What does it mean to prosper? Part one

Onialeku Primary School is found along a dirt track, two kilometres from the main road in Arua, West Nile, Northern Uganda. The main road in Arua was built by the Chinese to provide infrastructure for exporting and importing goods. The dirt track is lined by small businesses: subsistence farms, hair salons, ironmongers, clothes makers and butchers, without refrigeration! The people smiled and waved as I drove along the dirt track to the school last summer. I couldn’t help thinking that business brings prosperity in different ways.

Further along the dirt road I arrived at Onduparaka FC, a Ugandan Football Club currently playing in the Uganda Premier League. When I visited the Greenlight Stadium I found a field filled with grazing sheep and goats…definitely not Old Trafford! Sport and resources around sport can bring prosperity in many different and surprising ways…including feeding the local sheep!

Onialeku Primary School has engaged me, my church, friends and work colleagues for over 5 years: building two school buildings, a UHY cycling team raising money to build a fence to keep the children safe, building a water well in the school grounds and supporting over 50 children by providing bursaries to cover the cost of their school fees. For those who can’t afford the very small fees education does not become a reality. Onialeku is now educating over 500 children on a budget of less than £40,000 per annum…a community in significant financial poverty…yet they make those Ugandan Shillings go far, with their frugal ways. Despite their financial poverty, I had never seen such a happy, smiling and joy filled group of children. Prosperity can be brought through philanthropy, construction, engineering and education.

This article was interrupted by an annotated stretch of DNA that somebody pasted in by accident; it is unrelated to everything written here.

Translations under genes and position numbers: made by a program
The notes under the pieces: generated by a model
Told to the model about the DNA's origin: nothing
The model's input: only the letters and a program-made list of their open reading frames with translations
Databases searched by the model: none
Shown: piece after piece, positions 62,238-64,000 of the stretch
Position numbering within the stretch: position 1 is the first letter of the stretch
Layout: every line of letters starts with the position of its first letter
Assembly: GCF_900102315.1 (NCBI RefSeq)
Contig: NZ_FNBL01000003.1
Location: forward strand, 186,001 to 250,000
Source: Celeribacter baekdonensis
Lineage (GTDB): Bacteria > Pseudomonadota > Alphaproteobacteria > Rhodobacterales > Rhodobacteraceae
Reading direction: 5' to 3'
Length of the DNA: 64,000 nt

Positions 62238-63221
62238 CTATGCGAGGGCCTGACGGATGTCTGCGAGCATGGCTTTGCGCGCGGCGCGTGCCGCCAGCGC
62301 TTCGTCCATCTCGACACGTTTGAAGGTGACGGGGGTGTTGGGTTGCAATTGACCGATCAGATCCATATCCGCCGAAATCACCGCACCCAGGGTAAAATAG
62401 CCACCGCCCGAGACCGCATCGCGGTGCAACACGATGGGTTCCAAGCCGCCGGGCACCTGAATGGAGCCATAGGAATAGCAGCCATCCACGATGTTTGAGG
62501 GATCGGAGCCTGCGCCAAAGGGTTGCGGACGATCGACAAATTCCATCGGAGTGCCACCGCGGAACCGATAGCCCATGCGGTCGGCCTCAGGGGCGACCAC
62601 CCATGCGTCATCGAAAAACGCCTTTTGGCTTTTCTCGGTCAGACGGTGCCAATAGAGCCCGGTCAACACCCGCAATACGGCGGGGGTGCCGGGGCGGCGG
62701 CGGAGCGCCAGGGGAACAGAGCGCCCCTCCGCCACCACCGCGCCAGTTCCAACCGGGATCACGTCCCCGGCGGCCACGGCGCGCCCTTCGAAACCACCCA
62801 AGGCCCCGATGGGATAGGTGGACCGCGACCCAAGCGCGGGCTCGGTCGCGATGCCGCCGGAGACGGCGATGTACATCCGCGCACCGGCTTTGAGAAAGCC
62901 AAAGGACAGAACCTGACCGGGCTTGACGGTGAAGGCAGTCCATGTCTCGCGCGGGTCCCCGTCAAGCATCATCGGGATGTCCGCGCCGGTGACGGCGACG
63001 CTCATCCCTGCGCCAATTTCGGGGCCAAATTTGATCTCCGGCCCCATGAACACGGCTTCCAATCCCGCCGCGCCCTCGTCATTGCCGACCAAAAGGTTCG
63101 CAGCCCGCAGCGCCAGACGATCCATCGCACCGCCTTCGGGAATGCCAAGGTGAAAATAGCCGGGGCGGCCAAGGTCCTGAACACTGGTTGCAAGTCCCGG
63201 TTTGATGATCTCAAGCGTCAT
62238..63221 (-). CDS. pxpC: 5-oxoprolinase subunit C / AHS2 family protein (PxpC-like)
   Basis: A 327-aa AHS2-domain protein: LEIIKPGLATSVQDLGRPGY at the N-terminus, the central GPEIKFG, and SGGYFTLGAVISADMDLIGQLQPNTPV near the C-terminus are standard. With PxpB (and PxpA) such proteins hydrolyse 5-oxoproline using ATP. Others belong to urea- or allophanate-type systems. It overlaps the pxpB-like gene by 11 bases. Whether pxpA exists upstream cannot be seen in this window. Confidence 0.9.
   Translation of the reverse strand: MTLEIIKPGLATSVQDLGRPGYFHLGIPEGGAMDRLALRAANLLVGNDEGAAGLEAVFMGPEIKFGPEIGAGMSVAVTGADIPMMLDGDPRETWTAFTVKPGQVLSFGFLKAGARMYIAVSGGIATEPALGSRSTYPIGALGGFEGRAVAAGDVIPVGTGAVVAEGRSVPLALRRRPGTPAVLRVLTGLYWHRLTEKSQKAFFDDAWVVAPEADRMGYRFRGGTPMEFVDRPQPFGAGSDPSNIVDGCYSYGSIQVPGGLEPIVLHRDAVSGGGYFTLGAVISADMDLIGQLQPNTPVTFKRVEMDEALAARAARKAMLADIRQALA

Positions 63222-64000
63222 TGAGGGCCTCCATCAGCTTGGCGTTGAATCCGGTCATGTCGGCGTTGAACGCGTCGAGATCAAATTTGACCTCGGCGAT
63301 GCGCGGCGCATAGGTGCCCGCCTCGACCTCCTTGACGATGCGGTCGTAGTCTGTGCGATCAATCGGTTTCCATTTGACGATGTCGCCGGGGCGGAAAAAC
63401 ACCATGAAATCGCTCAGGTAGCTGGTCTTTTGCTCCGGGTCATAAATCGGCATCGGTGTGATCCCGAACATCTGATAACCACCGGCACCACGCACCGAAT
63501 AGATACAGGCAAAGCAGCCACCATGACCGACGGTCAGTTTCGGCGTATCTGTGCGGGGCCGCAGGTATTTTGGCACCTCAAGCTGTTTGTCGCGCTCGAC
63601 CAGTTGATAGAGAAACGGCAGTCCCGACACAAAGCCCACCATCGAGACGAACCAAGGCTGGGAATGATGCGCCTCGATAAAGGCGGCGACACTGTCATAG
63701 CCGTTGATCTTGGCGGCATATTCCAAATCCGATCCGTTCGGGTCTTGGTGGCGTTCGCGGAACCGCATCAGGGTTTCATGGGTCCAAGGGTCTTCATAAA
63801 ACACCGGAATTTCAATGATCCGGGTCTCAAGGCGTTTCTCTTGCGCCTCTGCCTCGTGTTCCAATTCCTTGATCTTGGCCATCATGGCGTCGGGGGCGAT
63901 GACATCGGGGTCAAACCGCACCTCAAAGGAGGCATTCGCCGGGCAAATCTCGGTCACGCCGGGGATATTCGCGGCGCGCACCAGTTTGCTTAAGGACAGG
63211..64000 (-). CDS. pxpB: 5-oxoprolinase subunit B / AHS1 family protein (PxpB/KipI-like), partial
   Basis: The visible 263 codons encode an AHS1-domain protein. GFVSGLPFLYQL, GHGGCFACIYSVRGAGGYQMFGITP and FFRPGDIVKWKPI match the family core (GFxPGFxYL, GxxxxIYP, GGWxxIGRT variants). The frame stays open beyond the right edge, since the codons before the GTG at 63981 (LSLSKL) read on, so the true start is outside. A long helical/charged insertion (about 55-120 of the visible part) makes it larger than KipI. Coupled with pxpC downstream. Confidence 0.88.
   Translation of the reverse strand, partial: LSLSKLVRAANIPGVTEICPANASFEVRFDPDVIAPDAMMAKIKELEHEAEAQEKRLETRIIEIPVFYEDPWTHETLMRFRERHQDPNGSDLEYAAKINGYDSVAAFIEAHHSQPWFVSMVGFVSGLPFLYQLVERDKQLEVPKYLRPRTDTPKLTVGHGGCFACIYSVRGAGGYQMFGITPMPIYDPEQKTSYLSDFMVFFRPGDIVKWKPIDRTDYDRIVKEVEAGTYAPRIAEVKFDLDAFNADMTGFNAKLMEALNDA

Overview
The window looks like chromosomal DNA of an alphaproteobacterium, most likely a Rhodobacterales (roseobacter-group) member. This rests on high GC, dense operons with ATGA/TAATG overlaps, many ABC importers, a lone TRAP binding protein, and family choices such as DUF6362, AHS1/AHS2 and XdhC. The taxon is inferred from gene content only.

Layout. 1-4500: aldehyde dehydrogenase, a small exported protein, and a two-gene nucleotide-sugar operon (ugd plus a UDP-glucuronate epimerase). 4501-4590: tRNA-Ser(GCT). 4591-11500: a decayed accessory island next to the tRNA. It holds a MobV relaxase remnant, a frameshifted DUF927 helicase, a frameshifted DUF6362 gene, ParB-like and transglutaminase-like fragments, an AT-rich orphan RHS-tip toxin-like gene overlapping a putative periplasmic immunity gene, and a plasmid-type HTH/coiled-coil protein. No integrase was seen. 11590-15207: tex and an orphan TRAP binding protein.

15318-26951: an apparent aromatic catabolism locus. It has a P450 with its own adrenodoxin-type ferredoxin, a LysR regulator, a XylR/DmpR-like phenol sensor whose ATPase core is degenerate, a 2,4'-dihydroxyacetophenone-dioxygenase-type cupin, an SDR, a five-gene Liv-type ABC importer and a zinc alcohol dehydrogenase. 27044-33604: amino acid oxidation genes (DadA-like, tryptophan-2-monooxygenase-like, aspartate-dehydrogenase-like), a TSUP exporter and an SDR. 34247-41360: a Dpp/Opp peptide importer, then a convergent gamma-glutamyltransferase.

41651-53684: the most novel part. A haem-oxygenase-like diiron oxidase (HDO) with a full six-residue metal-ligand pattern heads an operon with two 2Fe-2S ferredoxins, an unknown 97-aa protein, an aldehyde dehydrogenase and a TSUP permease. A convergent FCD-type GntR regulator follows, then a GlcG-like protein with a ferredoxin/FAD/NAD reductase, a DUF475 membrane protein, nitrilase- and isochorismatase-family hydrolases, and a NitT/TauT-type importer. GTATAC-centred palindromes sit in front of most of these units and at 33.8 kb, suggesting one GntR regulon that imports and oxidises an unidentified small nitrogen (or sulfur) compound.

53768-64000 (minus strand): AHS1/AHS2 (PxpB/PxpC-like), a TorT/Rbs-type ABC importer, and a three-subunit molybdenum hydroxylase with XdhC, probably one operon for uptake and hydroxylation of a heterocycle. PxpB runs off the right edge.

UHY’s strap line is ‘Helping you Prosper’. But what does it really mean to prosper?

Prosperity often encompasses wealth but my experience in Onialeku Primary School and the community in Arua, Uganda showed that prosperity can include factors which are independent of wealth to varying degrees. Indeed economic notions of prosperity often compete or interact negatively with happiness and other aspects of prosperity.

How can we help you prosper?

This is the start of a series of blogs exploring the idea of prosperity. I am off to Onialeku in July 2018 with a team of 24 from the UK looking for some new inspiration!

UHY Hacker Young Fitch work with many charities and not for profit organisations. From helping to set up a charity, advising on appropriate corporate structures, obtaining Charity Commission Registration, opening bank accounts, providing Governance Advice: fiduciary, strategic and generative, setting up accounting and internal control systems,  advising on investment strategies, acting as auditors, independent examiners and accountants, advising on financial reporting: FRS 102 Statement of Recommended Practice for Charities, providing tax advice including VAT, and payroll taxes, providing bookkeeping, payroll services, tax compliance services and company secretarial support.